A great number of micro labels have popped up parallel to the soundtrack resurgence. While Death Waltz, One Way Static, and Giallo Disco do a lot of soundtrack reissues and releases, they’ve also been at work to present new artists working in the the ‘genre.’ Acts – like Videogram, Antoni Maiovvi, Metavari, and Espectrostatic – all inspired, in one way or another, by synth-laden horror and thriller scores. These labels and artists are the next step for those who’ve gotten into soundtracks, but want something that works more as a musical experience, rather than one tied directly to a film.

In order to understand how one takes those retro sounds and turn them into something new (and whether they feel that there’s the possibility of moving beyond those basic ideas), I’ve been speaking with prominent musicians in the field for a series of interviews about the reinvigorated genre. For this outing, we spoke with Metavari‘s Nate Utesch.

Metavari is the moniker of American composer and graphic artist, Nathaniel David Utesch. Metavari’s dark, cinematic records make extensive use of nostalgic electronics and sampling—referencing a patchwork of electronic genres; new wave and industrial, modern electronica, and the voltage-controlled film scores that raised Generation X.

What initially brought you to film scores?

I have been obsessed with film for as long as I can remember; A connoisseur of the strange, tenfold. The score is often more than half the battle for me. I love the power that music has over us when we are engaged with this medium. I was born in 1981 and – for good or bad – raised in a fairly lax movie-watching environment. Which made my house the weekend go-to for a late night, horror/sci-fi video rental binge.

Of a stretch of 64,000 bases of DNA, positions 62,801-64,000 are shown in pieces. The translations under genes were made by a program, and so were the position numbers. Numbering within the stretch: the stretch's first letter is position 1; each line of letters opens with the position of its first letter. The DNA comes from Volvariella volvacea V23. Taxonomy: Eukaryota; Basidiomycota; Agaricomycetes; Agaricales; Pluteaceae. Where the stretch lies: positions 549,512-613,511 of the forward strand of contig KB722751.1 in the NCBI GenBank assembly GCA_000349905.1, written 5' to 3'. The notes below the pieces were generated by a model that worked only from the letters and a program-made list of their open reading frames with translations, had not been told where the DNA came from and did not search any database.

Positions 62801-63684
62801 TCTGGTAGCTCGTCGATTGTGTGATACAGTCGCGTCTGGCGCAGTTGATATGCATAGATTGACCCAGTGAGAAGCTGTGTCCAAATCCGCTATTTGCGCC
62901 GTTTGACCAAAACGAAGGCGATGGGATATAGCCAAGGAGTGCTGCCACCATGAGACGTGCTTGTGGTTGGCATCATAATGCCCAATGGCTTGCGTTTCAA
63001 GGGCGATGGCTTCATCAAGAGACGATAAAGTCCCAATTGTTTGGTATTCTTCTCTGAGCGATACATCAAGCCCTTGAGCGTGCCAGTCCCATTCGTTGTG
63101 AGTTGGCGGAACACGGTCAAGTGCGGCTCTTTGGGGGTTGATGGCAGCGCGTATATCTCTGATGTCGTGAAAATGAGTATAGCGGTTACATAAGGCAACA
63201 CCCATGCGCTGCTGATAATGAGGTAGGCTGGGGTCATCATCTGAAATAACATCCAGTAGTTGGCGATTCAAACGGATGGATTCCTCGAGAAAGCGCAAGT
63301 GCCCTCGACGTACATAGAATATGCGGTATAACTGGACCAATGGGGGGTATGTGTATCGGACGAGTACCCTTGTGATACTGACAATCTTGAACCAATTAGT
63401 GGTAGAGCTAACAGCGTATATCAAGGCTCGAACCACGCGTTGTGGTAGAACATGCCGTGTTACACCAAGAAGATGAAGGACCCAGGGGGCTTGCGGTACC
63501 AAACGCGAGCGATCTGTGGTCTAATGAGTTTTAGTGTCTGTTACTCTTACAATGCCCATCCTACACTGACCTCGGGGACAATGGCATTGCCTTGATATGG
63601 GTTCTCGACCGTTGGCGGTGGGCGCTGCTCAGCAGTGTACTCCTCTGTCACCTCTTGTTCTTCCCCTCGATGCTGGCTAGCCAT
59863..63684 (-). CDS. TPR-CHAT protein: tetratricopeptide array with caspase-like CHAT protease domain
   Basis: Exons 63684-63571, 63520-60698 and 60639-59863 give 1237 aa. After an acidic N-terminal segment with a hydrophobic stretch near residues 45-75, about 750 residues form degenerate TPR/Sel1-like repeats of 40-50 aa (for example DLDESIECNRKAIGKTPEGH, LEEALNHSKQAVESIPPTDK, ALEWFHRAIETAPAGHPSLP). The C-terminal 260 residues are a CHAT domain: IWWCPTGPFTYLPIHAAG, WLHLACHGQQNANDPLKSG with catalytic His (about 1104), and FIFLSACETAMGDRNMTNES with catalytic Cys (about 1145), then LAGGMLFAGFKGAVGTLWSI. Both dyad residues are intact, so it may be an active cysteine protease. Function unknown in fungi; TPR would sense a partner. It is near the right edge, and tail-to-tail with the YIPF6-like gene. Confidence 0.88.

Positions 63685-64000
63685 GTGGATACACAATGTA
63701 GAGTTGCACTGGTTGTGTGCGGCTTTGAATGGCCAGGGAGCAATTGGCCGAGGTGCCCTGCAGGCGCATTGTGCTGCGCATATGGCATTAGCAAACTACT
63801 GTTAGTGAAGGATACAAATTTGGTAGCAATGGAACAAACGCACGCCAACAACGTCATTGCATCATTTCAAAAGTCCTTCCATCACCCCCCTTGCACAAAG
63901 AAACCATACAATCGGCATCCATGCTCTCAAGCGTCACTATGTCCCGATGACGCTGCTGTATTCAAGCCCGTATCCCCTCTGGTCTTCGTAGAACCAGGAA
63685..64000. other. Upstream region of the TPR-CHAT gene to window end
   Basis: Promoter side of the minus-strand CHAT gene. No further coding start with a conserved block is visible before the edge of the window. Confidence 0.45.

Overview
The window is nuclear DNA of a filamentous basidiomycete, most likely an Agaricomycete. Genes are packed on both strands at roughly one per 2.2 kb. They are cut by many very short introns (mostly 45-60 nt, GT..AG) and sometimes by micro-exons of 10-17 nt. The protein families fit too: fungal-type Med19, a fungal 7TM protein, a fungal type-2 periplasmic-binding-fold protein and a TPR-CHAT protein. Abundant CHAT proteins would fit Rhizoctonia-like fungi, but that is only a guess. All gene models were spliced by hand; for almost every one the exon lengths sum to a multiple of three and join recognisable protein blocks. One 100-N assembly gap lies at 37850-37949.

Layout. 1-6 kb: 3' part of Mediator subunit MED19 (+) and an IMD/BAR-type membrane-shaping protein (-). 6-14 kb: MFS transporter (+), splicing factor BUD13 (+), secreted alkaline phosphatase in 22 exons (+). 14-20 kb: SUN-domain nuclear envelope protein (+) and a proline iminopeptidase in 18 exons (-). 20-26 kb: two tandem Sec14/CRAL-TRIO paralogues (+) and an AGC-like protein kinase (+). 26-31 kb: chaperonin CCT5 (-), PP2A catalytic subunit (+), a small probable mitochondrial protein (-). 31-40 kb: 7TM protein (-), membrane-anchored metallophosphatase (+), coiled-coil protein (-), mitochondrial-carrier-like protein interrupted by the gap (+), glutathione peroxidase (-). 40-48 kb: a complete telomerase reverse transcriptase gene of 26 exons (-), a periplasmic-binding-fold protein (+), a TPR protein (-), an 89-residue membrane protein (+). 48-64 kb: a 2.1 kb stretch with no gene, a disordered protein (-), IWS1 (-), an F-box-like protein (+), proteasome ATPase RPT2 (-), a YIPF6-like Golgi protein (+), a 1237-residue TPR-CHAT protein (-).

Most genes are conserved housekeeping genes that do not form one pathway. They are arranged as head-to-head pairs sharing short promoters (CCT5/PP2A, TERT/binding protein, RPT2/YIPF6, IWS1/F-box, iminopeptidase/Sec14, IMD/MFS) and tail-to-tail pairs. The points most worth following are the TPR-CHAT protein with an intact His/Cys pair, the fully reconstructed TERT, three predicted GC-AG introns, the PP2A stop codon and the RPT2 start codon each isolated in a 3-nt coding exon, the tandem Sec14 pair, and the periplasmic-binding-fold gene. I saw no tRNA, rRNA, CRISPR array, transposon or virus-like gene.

Now riddled with nostalgia, I realize I pummeled my childhood with quirky, odd-ball films that often employed synthesizer music over something more traditional, simply due to budget. But the untouchable quality that a synthesizer has over a young person with a limited understanding of music, made those sounds absolutely mesmerizing.

How have you branched out from there?

I bought my first synthesizer (1980 Moog Prodigy) in college during the year 2000 and attempted to incorporate it into the music I was making at the time. I became obsessed with electronic music: Richard D. James/Aphex Twin, Boards of Canada, Autechre, Bjork, Amon Tobin. My good friend and longtime writing partner bought a Yamaha DX7, I hilariously won a MacBook Pro online, we installed everything we could get our hands on and starting experimenting for the first time with solely electronic music.

Are there particular artists which bridged the gap between film scores and more traditional electronic music for you?

For many years, the words “electronic music” were synonymous for me with a genre that was so incomprehensible. I barely knew the names of composers who created the scores to the films I loved so dearly. I could have almost perceived them as machines designed to create the music that carried these works.

It was only as I got older and started making music myself that I saw the reoccurring names of composers in the scores that “made me.” Then the machines came to life and became my heroes. John Carpenter, Tangerine Dream, Goblin and Claudio Simonetti, Giorgio Moroder, Angelo Badalamenti, Vangelis, David Hughes, Riz Ortolani, John Harrison, John Murphy, Wendy Carlos, Clint Mansell.

So many folks in the soundtrack scene seem to come from a punk or metal background, given how intertwined those worlds are with horror. Was that the case?